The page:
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Members Play Vital Roles in Norwalk Politics : Dual Chapters of Latino Group Carve Out Own Niches

February 26, 1987|CARMEN VALENCIA | Times Staff Writer

NORWALK — When the City Council decided recently to proclaim "LULAC Week," it had to hand out two proclamations.

After all, Norwalk is the only city in Southeast Los Angeles County that has two chapters of the League of United Latin American Citizens, a 58-year-old nationwide Latino organization. Six other area cities have single chapters.

Despite the dual chapters in Norwalk and a relatively small membership--18 in one chapter and 43 in the other--both have a strong influence on local politics. For instance, four of the City Council's five members are LULAC members and the fifth is a former member.

"If you're a Hispanic and you want the support of a viable group, LULAC is the place," said Councilwoman Grace Napolitano, a former president of Council 2859 and still a member. Napolitano said the chapters are "beginning to show the community and political parties that they are knowledgeable groups and the representatives of a large Hispanic voter bloc."

Even non-Latinos seem to believe that membership in LULAC helps their cause with Latino voters. In fact, the only announced candidate for the 1988 council race, Randell Economy, is a member.

Napolitano notes that in a community that is 40% Latino, "it couldn't hurt" to be a member of a group that supports Latino causes. "The inference (of support) is there," she said.

Ralph Pacheco, the director of the Southeast area district, said it's "significant" that a number of LULAC members have become community leaders. He cited Napolitano's successful council campaign in 1986 as an example.

"As charter president, a lot of significant things were accomplished which bred a community spirit and enthusiasm that saw her eventually move into politics," Pacheco said.

"It has doubled the opportunities for individuals in the community to gain that experience. More people can get involved in the process," he said.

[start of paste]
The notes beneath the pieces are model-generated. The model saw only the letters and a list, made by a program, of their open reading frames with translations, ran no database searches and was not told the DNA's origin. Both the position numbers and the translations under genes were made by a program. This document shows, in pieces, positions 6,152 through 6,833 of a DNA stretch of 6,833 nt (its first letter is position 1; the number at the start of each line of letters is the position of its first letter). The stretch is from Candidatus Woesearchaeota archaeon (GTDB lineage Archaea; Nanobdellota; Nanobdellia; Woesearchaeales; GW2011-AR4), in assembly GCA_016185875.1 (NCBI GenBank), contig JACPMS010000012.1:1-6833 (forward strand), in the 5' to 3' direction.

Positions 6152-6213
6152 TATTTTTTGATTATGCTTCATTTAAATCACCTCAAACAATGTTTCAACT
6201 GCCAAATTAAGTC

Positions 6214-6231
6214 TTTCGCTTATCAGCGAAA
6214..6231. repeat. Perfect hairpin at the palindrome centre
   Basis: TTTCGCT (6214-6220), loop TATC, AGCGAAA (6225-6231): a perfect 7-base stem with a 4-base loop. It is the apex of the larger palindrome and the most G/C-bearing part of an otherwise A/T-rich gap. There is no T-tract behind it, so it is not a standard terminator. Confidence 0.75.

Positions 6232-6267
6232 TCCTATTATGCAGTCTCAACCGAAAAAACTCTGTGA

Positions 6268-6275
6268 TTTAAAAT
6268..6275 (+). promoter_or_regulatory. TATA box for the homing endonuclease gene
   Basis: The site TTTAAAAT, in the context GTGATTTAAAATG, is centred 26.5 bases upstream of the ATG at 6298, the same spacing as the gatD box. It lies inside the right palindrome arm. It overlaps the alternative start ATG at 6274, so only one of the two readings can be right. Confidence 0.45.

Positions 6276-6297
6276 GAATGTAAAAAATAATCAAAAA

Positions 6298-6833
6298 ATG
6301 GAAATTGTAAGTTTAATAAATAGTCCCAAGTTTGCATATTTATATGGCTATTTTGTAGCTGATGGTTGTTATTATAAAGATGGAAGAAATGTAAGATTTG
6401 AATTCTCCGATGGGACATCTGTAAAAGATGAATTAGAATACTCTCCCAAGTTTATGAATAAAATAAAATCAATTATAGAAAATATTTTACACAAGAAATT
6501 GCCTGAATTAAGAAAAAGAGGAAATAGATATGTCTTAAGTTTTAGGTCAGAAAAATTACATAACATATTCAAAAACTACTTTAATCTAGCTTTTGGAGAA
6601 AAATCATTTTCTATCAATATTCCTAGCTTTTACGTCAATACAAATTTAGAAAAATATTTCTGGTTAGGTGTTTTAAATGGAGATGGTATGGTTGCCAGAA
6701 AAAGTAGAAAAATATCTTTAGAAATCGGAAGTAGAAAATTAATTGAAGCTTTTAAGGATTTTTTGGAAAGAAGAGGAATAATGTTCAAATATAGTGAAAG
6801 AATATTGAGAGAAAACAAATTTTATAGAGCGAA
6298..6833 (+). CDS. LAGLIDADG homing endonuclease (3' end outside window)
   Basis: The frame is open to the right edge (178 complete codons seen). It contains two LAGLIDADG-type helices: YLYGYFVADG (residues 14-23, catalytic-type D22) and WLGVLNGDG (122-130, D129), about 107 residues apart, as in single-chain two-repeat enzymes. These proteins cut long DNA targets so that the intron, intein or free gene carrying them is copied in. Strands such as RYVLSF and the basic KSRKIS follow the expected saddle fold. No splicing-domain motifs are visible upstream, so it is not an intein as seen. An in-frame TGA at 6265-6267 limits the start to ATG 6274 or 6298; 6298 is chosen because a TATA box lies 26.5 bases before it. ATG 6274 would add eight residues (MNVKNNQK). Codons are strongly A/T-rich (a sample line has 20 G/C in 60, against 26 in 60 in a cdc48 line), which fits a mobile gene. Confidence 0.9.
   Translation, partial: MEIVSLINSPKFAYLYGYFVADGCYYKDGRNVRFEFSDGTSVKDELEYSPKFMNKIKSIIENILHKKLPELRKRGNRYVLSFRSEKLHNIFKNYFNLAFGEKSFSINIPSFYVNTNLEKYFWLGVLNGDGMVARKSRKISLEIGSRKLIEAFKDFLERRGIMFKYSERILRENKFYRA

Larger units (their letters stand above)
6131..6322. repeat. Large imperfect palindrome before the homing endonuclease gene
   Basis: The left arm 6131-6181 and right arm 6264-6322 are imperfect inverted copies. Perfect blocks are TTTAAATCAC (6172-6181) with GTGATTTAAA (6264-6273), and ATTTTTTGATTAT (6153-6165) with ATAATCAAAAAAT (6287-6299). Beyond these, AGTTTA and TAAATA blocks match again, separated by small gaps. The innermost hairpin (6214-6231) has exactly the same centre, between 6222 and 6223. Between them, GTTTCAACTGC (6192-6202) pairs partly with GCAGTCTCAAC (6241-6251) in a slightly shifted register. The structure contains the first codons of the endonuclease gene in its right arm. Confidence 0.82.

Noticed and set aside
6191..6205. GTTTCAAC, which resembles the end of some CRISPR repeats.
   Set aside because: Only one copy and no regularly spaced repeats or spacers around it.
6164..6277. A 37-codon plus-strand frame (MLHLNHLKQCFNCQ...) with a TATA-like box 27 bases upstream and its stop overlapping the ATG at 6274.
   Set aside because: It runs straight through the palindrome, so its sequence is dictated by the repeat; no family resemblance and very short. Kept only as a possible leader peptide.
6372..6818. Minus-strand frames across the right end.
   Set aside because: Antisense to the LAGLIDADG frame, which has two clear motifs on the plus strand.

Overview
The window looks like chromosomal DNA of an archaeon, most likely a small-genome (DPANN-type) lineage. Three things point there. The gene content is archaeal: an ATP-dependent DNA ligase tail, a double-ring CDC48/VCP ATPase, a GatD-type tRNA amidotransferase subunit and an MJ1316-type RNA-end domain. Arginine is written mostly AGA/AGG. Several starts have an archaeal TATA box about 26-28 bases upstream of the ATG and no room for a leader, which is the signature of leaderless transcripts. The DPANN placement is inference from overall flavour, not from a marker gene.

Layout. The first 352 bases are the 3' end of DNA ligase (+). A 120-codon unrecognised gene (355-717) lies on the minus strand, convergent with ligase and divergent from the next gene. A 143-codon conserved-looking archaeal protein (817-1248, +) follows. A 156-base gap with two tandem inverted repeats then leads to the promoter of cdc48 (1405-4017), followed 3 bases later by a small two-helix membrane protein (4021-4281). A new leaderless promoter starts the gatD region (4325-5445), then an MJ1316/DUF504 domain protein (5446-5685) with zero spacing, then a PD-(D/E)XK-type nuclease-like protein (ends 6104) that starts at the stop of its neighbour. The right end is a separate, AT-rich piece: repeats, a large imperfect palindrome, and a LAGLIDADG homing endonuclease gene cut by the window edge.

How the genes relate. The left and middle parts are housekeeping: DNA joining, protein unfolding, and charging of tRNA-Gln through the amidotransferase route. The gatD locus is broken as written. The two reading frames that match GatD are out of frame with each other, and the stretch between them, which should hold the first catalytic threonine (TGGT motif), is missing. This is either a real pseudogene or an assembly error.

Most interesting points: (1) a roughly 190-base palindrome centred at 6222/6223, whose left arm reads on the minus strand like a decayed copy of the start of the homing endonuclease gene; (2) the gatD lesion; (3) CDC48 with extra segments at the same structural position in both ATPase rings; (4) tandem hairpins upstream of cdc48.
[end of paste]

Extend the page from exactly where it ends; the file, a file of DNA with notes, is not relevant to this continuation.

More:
Among those jockeying for a bid at political office is Sal Ambriz, president of LULAC Council 2859. Ambriz said this week that he is running for a board seat in the Norwalk-La Mirada Unified School District. Three board members, Lucille Colln, Nancy Jenkins and Marge Beckman, are up for reelection in November.

However, Norwalk Councilman Marcial (Rod) Rodriguez said he does not see LULAC as a prerequisite to politics any more than belonging to the Elks Lodge or the Lion's Club.

"I think it's helpful to be active in Norwalk. Being active in LULAC itself is not a steppingstone," said Rodriguez, a member of Council 2043.

LULAC leaders say the two separate chapters in Norwalk do not hurt the organization or signal any divisiveness. But both groups have their own separate fund-raisers, activities and supporters.

"We have different philosophies with the same goals in mind," Napolitano said.

And members are always careful to say which council they belong to. With 43 members, Council 2043 is the larger of the two and celebrating its 15th anniversary this year. Council 2859 was chartered six years ago.

Including the two Norwalk chapters, there are eight LULAC councils in the Southeast-Long Beach area, with one each in Huntington Park, Bell, Bellflower, Whittier, Artesia and Long Beach. The main goal of the 110,000-member organization is to further the education of Latinos, but it is also involved in civil rights issues, housing, job training, voter registration and leadership training, said Alfredo Lugo, state executive director.

Free to Pursue Goals

However, like most service organizations, the individual LULAC councils have the freedom to pursue the goals in the way members see fit.

"Each council works on different projects in the community," said Lugo, who noted that major regional fund-raisers or dances are supported by all the councils. There are about 45 councils in California, members said, with a handful of cities having more than one council.

One LULAC state official said that when two councils are in the same city, one chapter usually has younger members and becomes involved with newer projects. The other group is usually older and more established.

"The goals are the same but the ideas of doing certain things are different. I think it's healthy because it gives a person a choice," said Mario Rodriguez, LULAC's state director of publicity.

"I can't see anything wrong with another one here. Even now, I feel there is room for more," said Ramona Roman, president and founder of Norwalk Council 2043.

Councilman Cecil N. Green, who along with Councilwoman Margaret (Peg) Nelson belongs to Council 2043, said the two councils compete against each other but he thinks it's good.

"I think it's healthy competition. You reach more people that way," said Green, who has been a member for 13 years. "When you have two people competing, you try to do more. If you're the only game in town, sometimes you can get dormant." Mayor Robert White said he used to belong to Council 2043 but dropped out in the early 1970s because he "didn't have time to serve."

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